For it is an important postulate of scientific method that we should search for laws with an unlimited realm of validity. If we were to admit laws that are themselves subject to change, change could never be explained by laws. It would be the admission that change is simply miraculous. And it would be the end of scientific progress; for if unexpected observations were made, there would be no need to revise our theories: the ad hoc hypothesis that the laws have changed would “explain” everything

(Popper, 2002, p. 95).

Statistical methods in psychology are useless

Taken together, there are reasons to suggest that quantitative methods are useless for psychology – IF the aim of psychology is to develop knowledge about mind, about “secret powers” that underlie observed behaviors. Such understanding would require qualitative approaches that allow distinguishing between externally similar behaviors based on internally different mental processes; and between externally different behaviors that are based on similar mechanisms.

Modern quantitative psychology is based on the epistemology where the questions are asked about efficient causality; explanation is reduced to identification of cause–effect relationships between events. Such approach could be fully consistent if it would be accepted – as did Thurstone and Pearson – that discovery of such relationships cannot be connected to underlying structures in principle. Modern quantitative psychology, however, takes methods from Cartesian–Humean efficient causality epistemology and aims from incompatible with it Aristotelian-structural epistemology. Structural-systemic description of the studied phenomena cannot be based on quantitative methodology. The histories of biology or chemistry which are based on systemic-structural epistemology, also shows that majority of discoveries in these sciences have been made without statistical methods.

Statistical methods in psychology are inevitable

The suggestion to reject quantitative methodology, I made, is conditional – IF the aims of studies would correspond to methods, quantitative methodology would turn out to be extremely valuable, almost inevitable … for applied psychology. Now we need to turn the discussion upside-down. Instead of asking what cannot be accomplished with quantitative methods we ask, what it can bring to us? The world around us is constantly changing and always unique. How to live in the world of unique events? This would be impossible – in order to live, all life-forms must be able to react to future changes of the environment before these changes actually take place (Anokhin, 1978; Toomela, 2010a); foresight must be based on generalization and abstraction.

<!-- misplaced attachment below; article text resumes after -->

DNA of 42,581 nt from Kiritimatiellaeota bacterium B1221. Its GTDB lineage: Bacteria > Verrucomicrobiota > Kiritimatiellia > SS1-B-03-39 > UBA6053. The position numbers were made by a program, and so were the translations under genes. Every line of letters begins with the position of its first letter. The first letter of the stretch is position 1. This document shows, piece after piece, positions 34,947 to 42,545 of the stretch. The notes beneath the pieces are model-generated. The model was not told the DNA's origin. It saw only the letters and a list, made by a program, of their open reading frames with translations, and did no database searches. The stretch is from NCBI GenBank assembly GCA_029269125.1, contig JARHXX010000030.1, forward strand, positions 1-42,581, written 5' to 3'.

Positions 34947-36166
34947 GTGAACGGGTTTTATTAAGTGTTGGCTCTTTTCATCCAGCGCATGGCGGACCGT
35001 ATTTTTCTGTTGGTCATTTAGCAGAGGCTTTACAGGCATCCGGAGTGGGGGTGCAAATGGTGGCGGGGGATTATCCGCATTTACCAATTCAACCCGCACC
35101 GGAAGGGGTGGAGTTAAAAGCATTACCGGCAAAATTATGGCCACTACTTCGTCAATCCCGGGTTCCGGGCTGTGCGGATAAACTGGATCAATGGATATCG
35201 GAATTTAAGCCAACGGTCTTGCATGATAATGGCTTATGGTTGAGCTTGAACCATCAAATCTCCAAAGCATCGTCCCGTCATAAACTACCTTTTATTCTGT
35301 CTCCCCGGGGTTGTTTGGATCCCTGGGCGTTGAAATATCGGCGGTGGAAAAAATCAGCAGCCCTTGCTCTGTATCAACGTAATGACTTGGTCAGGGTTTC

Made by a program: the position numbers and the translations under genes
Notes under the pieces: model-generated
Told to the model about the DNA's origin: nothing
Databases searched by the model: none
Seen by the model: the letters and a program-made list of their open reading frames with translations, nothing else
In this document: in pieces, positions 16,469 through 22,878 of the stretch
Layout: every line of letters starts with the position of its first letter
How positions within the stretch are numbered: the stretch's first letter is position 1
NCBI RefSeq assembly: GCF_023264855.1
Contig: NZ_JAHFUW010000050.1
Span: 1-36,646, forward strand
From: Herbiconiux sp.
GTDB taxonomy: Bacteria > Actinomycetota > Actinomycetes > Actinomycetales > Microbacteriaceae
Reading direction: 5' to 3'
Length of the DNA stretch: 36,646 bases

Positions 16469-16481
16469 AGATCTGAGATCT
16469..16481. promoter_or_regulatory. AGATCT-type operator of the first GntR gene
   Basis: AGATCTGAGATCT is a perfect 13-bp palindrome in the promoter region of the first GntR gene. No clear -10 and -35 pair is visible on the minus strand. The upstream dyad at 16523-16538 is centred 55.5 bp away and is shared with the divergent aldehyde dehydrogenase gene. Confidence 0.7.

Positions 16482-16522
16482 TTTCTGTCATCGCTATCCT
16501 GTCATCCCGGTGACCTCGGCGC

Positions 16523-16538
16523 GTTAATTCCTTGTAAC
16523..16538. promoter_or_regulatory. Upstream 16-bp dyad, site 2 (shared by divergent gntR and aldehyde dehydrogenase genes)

Coherent systemic-structural theories, as modern applications of physics, chemistry, and biology amply demonstrate, are extremely practical. But how to behave if the theory about underlying processes has not been created yet? Here quantitative methods become valuable: it is possible to create useful generalizations without knowing the processes that underlie the events. This was exactly what Thurstone, for instance, aimed at:

It is the faith of all science that an unlimited number of phenomena can be comprehended in terms of a limited number of concepts or ideal constructs. Without this faith no science could ever have any motivation. To deny this faith to affirm the primary chaos of nature and the consequent futility of scientific effort

(Thurstone, 1935, p. 44).

Thurstone, as we saw above, aimed explicitly and only at discovering ways to comprehend nature by describing regularities among observed events; these discoveries would be just man-made schemes, and yet they would help to manage otherwise unmanageable amount of information. A lot could be learned in this way – it would be possible to discover behaviors that should be avoided and behaviors that should be repeated in appropriate conditions – and all this without necessarily knowing, why. Until systemic-structural theories replace associative quantitative theories, psychology can create increasingly strong ground to applied uses of it. Quantitative science is inevitable for applied purposes until a theory about structures that underlie behavior is sufficiently developed for grounding applied uses. If, however, quantitative science continues to look for what it cannot find – the “secret powers” – then it ends up where Hume warned us not to go:

We are got into a fairy land, long ere we have reached the last steps of our theory […]

(Hume, 1999, p. 142).

Some notes on mathematical psychology in general